Pork VS Beef (Protein, Iron, Micronutrients)

Pork versus beef, let’s compare which meat is better! When you want to maximise nutrition and minimise calories should you choose a juicy scotch fillet steak, or a tender slice of roasted pork loin? According to a famous Australian scientific study comparing beef to pork diets for weight loss, they’re the same. But let’s delve a little deeper to see if we can decide on one over the other.


Calories in Pork compared to Beef

Lean beef like trimmed Rump Steak has more calories than lean pork like trimmed Pork Chop. In the case of steak vs pork chop, steak has 122 calories per 100g, compared to 113 calories/100g for pork chop. This means that lean beef has about 8% more calories than lean pork by weight. However, different cuts of pork and beef have massively different calorie counts. A kilo of untrimmed pork belly has far more calories than a kilo of beef eye fillet steak!


Beef Nutrition VS Pork Nutrition

Both beef and pork are highly nutritious direct substitutes for each other, but beef is arguably more nutritious than pork. There are 20 grams of protein in both pork and beef, and both have 62mg of cholesterol per 100g. Beef has one gram of fat more than pork (5g/100g compared to 4g/100g), hence the higher calorie count. The extra gram of fat is saturated, meaning that beef has twice the saturated fat (2g/100g) of pork (1g/100g). Neither beef nor pork contain carbohydrates.


Like all meat, pork and beef both contain a rich array of vital micronutrients (vitamins and minerals). On a weight for weight basis, lean pork contains slightly more of each micronutrient than beef, with two glaring exceptions: iron and zinc. Beef has almost three times the iron and zinc of pork (2.6mg and 6.31mg compared to 0.87mg and 2.39mgper 100g). For this simple reason, we believe that beef is more nutritious than pork.


Beef or Pork for Bodybuilding?

Whilst both pork and beef deliver equal amounts of protein (the lean cuts), beef is better for bodybuilding because of the increased iron and zinc content. Furthermore, there are many more lean cuts of beef available from the supermarket than lean pork. That said, if you can consistently get lean pork and supplement zinc and iron from alternative sources, pork is just as good as beef for building lean muscle mass.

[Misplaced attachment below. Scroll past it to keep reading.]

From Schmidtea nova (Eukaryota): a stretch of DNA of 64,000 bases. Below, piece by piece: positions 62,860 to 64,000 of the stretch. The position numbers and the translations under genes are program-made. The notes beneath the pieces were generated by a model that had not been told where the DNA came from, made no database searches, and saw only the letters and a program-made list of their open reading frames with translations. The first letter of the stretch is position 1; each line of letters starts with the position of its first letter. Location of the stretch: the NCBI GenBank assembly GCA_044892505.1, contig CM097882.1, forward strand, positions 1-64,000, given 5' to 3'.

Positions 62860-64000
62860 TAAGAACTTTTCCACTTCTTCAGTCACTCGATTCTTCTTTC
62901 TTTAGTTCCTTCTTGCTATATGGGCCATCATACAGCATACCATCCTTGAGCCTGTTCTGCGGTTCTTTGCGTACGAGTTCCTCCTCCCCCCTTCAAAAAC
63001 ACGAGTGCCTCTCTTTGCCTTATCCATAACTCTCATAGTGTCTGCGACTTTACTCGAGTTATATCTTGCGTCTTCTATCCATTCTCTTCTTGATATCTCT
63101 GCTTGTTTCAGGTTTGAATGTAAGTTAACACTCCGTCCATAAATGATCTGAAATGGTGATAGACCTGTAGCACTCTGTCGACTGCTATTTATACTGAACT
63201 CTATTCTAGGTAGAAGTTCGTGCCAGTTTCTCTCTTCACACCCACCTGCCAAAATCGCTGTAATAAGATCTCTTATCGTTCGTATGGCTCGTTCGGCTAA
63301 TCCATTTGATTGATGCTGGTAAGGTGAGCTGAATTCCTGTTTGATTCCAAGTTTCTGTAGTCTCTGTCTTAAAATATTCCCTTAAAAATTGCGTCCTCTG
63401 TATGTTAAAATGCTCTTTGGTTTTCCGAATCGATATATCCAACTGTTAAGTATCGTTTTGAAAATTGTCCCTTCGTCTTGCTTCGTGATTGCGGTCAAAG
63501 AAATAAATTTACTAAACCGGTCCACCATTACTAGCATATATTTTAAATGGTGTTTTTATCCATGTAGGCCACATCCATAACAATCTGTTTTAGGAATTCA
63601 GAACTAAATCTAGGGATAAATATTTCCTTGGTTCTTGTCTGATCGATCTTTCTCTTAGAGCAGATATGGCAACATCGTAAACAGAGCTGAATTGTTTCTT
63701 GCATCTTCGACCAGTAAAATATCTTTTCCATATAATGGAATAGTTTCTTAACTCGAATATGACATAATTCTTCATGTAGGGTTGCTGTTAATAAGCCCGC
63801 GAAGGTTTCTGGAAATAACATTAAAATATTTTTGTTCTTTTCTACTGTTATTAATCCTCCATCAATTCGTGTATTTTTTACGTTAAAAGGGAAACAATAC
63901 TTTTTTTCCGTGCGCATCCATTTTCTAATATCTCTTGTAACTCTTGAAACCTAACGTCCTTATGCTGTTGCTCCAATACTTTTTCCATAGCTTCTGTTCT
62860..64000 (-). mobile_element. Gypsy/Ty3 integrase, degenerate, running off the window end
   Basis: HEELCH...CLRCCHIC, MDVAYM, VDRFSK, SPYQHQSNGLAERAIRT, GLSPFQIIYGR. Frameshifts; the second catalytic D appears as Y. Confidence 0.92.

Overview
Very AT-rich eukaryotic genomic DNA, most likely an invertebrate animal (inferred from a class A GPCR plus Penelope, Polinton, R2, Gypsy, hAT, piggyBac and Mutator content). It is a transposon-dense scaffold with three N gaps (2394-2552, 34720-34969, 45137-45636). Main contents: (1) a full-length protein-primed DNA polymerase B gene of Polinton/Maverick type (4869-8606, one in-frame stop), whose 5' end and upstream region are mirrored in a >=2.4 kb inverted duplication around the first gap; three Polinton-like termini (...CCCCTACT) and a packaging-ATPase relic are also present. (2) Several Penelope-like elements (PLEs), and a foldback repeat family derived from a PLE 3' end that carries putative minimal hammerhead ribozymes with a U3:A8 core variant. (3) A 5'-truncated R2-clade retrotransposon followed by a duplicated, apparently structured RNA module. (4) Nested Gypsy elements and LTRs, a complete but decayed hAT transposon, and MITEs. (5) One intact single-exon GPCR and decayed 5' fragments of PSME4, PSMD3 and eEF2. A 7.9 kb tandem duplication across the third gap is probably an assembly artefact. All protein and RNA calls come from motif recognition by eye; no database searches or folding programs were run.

Pork VS Beef Taste

Unless the meat is utterly smothered in sauce or spices, most people have no problem in recognising the taste difference between beef and pork. Since pork has about one quarter of the myoglobin of beef, it tastes milder and less complex. Beef cuts generally have longer, thicker, and tougher muscle fibres than pork equivalents. This gives beef a wider flavour palate than pork because there is more tissue variation in each bite.


Pork easily absorbs the flavour of acidic ingredients like apple, lemon, and vinegar. Classics like Sweet and Sour Pork and Braised Pork with Apples and Onions come to mind. Beef, on the other hand does better with simpler condiments and spices which provide flavour contrasts by simply sitting on the meat’s surface. Examples include Sirloin Steak with simple salt and pepper seasoning, and Roast Beef with Gravy.


Is Pork Red Meat?

The simple answer is yes, pork is red meat. The redness of meat comes from myoglobin, a protein which stores oxygen in muscle tissue. The more myoglobin meat has, the redder it is. Young beef (from a young animal) contains about 8mg of myoglobin per 100 grams, whilst old beef contains about 18mg/100g. In comparison, the average pork cut contains 2mg of myoglobin per 100 grams.

Proper white meat, like chicken breast, contains less than 0.2mg/100g myoglobin. Since pork has 10 times the myoglobin of poultry, it is classified as red meat even though it is much paler than other red meat like beef and lamb.


Interesting fact: the bright red liquid you see pooling at the bottom of your meat try is myoglobin, not blood. Unless you are buying freshly butchered meat from an independent small scale butchery, your meat has already been completely drained of blood. The difference is that blood contains haemoglobin, whilst muscle tissue has myoglobin.

Different Cuts make all the Difference

So far, this article has focussed on comparing lean beef like trimmed rump steak to lean pork like trimmed pork chop. However, there is a world of difference between different cuts of pork and beef.


Obvious examples would be comparing streaky bacon to lean beef eye fillet (341 kcal VS 136 kcal), or beef jerky (410 calories/100g) to pork shoulder (182 calories/100g). Differences in fat, water, and connective tissue content lead to huge differences in calorie and nutrition values.

At the end of the day, portion size and cut selection are likely to make a bigger impact on your diet than choosing between beef and pork.